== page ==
Emphasis mine. White is absolutely dead on correct here-- the attempt to reduce reading to a set of discrete content-free skills has been misguided and dopey. How did we arrive at such a place? White ignores that question, as well he might, as he's one of the people who worked hard to get us there. The content-starved skill-focused vision of reading was promoted by Common Core and backed up by Common Core testing. That would be the same Common Core that White encouraged Louisiana to embrace. And hey- remember that time that White openly defied the governor who hired him in order to keep the Core and the PARCC test in place? Fun times.

White apparently wants to pretend it's not so, but his Hill piece directly contradicts reformster orthodoxy. It was David Coleman, CCSS ELA architect who told us to boldly teach the Gettysburg Address without any historical context or discussion of the broader meaning. It's the Common Core linked Big Standardized Tests that have accustomed us to the notion that reading is always done in bits and pieces and excerpts, snatches of reading plucked loose from the context of the larger work. In fairness, not all reformsters have bought this idea-- the importance of content for reading is a point on which Robert Pondiscio and I are in complete agreement. But White has been toeing the Common Core content-free reading line all along.

So why the shift? Did something happen to make White realize that the Common Core approach to reading is baloney? That seems unlikely, as witnessed by the fact that his opinion piece nowhere mentions Common Core, nor does it include the words "I was wrong."

No, the more likely cause is the knowledge that NAEP scores are about to punch his state in the face, and as Mercedes Schneider correctly notes, these are not scores he fudge, delay, or hide. Instead, he has to scramble for a way to lessen the impact. When doing the wrong thing is about to bite you in the butt, one strategy is, surprisingly, to start advocating for the right thing.

So while I agree whole-heartedly with everything White said, I don't believe he believes it. His unwillingness to fess up for his own complicity in this mess is also not an encouraging sign. He's just the dog standing next to the broken tree saying, "Hey, somebody broke this. I don't know who it was, but you should really do something about it." He's not entirely wrong, but I'm not going to trust him around trees any time soon.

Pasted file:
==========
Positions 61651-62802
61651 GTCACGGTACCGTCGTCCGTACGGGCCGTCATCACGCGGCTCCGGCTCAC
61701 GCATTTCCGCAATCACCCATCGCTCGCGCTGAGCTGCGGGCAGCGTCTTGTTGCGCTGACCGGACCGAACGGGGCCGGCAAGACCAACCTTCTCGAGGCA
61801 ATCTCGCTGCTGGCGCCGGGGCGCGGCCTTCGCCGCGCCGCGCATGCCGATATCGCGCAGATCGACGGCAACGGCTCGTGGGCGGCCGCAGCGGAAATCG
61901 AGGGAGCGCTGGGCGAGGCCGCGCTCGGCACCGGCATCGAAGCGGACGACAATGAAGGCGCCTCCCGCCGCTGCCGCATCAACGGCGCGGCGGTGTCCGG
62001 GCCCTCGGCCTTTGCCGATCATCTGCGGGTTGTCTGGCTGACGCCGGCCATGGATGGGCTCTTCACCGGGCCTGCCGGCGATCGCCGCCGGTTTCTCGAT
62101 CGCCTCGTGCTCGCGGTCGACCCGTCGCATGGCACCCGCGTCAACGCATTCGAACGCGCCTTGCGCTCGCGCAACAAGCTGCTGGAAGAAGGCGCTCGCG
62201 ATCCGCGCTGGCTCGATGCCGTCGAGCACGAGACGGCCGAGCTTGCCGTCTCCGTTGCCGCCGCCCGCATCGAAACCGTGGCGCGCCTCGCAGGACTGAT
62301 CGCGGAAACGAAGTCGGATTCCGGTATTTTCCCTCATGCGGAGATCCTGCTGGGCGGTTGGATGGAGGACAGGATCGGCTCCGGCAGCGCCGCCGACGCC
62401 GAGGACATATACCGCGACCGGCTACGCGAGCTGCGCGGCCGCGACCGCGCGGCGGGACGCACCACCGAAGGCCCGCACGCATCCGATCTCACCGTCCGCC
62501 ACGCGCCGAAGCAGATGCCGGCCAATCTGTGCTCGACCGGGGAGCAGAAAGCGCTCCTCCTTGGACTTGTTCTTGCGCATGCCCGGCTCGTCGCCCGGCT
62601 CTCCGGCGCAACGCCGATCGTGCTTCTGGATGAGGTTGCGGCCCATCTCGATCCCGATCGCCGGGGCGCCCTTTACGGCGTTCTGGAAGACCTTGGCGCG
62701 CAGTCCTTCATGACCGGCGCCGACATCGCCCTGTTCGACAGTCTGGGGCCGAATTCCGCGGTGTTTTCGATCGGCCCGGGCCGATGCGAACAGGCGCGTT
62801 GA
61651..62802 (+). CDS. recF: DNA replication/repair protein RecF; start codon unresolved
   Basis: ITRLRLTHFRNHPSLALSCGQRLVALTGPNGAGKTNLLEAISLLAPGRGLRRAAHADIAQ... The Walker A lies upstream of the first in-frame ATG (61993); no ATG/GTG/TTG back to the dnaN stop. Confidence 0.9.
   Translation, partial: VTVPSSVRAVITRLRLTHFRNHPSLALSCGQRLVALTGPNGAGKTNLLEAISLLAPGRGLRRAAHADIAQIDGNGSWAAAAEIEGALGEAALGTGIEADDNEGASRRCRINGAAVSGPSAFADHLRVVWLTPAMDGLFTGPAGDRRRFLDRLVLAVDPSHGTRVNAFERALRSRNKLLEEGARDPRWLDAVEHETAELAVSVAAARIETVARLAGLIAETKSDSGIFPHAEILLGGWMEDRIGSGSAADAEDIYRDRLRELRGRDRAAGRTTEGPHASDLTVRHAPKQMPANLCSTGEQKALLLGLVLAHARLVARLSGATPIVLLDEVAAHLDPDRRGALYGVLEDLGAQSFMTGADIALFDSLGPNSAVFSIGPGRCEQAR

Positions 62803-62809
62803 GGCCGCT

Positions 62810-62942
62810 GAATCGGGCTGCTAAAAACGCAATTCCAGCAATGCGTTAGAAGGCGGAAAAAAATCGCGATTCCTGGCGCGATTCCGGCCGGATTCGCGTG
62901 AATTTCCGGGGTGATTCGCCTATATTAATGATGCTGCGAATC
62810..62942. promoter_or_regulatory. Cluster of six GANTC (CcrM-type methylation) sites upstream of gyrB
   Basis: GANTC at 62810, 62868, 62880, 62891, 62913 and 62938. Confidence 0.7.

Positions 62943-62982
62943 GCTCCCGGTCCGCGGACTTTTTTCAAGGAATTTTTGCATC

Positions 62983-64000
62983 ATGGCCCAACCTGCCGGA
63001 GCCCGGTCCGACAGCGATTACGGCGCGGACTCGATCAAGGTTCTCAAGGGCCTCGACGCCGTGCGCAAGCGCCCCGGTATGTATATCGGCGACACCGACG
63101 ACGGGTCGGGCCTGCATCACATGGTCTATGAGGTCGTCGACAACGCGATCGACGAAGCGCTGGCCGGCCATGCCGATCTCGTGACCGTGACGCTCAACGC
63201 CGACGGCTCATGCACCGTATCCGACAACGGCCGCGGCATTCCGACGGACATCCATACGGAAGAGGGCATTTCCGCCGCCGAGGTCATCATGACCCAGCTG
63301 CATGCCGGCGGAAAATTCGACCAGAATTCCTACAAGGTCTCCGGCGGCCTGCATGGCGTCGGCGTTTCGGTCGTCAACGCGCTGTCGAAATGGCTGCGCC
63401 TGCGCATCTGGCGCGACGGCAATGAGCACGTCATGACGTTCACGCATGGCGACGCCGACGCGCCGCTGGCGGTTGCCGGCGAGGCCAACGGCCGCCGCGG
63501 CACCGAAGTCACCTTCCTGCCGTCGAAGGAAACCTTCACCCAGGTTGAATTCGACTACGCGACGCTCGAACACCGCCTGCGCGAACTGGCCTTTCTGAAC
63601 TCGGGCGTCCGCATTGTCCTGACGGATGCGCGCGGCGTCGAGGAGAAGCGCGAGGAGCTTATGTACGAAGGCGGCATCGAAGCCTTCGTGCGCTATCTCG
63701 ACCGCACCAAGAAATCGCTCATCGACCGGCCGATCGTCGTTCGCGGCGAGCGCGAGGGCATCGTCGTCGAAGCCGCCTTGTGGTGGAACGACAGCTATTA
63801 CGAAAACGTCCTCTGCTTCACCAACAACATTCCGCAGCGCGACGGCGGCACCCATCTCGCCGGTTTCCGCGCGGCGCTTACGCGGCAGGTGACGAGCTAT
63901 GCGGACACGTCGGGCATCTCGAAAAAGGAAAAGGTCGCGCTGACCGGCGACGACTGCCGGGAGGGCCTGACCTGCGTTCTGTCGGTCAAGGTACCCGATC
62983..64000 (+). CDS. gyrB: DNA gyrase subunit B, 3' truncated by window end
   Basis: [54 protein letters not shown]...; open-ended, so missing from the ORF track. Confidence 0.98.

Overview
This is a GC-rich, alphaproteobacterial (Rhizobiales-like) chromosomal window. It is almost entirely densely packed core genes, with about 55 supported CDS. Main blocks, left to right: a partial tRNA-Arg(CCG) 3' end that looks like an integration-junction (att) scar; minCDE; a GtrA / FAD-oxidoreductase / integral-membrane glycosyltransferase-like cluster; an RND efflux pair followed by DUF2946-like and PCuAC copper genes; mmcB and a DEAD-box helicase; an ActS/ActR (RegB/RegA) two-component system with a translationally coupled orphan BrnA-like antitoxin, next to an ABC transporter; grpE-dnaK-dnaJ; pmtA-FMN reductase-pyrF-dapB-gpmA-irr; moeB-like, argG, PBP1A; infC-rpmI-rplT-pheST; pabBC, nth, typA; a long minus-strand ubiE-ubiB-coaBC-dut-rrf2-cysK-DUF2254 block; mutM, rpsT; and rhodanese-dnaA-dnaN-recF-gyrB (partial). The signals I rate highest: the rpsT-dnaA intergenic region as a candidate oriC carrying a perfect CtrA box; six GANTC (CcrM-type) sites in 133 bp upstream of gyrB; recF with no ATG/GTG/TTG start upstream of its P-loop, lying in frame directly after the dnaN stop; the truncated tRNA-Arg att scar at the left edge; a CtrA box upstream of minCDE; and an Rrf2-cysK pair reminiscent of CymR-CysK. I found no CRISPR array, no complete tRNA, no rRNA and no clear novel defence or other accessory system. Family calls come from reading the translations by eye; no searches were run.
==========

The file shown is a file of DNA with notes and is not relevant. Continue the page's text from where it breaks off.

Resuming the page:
1. How on Gods Green Earth did, "We don't need no stinkin' facts!" ever become the motto of professional educators? Reformers sold it, but far too many teachers bought it. Constructivism. Discovery learning. The guide on the side. Facilitating. Twenty first century skills. The notion that higher order thinking didn't need a foundation of knowledge.
    Be thankful that White is calling us out.

  2. Reform support for CCSS and content-rich curriculum is not contradictory. I talked until I was blue in the face about how I supported CCSS because of what I called "the 57 most important words in ed reform": a section that explicitly said standard *could not be met* without content rich curriculum. Before that section was added I didn't support CCSS. But all of that relies on good curricular decisions at the state and local level; it can't be mandated from on high.

    White's curriculum work in Louisiana shows he has been consistent on this too.